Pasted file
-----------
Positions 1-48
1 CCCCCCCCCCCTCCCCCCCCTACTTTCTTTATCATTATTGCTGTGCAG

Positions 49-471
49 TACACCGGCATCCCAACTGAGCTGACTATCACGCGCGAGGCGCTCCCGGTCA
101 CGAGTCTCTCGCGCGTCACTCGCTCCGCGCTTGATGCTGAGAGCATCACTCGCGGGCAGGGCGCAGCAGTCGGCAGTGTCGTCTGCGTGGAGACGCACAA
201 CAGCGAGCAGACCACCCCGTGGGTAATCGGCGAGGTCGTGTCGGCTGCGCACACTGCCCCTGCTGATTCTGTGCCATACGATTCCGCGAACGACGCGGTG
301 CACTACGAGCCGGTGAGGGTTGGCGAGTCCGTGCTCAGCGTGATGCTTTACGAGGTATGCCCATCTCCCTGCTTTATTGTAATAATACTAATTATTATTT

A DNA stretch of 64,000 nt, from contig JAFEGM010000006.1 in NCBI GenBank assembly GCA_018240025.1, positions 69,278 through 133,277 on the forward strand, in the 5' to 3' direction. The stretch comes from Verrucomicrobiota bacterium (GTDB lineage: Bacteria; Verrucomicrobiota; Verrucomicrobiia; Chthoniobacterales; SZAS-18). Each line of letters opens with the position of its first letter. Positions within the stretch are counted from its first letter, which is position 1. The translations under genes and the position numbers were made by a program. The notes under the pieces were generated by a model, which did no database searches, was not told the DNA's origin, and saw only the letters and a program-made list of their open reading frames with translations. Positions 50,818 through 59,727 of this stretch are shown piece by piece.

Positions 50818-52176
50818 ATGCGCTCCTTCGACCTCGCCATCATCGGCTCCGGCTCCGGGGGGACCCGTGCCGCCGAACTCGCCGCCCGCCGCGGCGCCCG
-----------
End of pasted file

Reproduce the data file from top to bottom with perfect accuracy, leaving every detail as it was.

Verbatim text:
Positions 1-48
1 CCCCCCCCCCCTCCCCCCCCTACTTTCTTTATCATTATTGCTGTGCAG

Positions 49-471
49 TACACCGGCATCCCAACTGAGCTGACTATCACGCGCGAGGCGCTCCCGGTCA
101 CGAGTCTCTCGCGCGTCACTCGCTCCGCGCTTGATGCTGAGAGCATCACTCGCGGGCAGGGCGCAGCAGTCGGCAGTGTCGTCTGCGTGGAGACGCACAA
201 CAGCGAGCAGACCACCCCGTGGGTAATCGGCGAGGTCGTGTCGGCTGCGCACACTGCCCCTGCTGATTCTGTGCCATACGATTCCGCGAACGACGCGGTG
301 CACTACGAGCCGGTGAGGGTTGGCGAGTCCGTGCTCAGCGTGATGCTTTACGAGGTATGCCCATCTCCCTGCTTTATTGTAATAATACTAATTATTATTT

A DNA stretch of 64,000 nt, from contig JAFEGM010000006.1 in NCBI GenBank assembly GCA_018240025.1, positions 69,278 through 133,277 on the forward strand, in the 5' to 3' direction. The stretch comes from Verrucomicrobiota bacterium (GTDB lineage: Bacteria; Verrucomicrobiota; Verrucomicrobiia; Chthoniobacterales; SZAS-18). Each line of letters opens with the position of its first letter. Positions within the stretch are counted from its first letter, which is position 1. The translations under genes and the position numbers were made by a program. The notes under the pieces were generated by a model, which did no database searches, was not told the DNA's origin, and saw only the letters and a program-made list of their open reading frames with translations. Positions 50,818 through 59,727 of this stretch are shown piece by piece.

Positions 50818-52176
50818 ATGCGCTCCTTCGACCTCGCCATCATCGGCTCCGGCTCCGGGGGGACCCGTGCCGCCGAACTCGCCGCCCGCCGCGGCGCCCG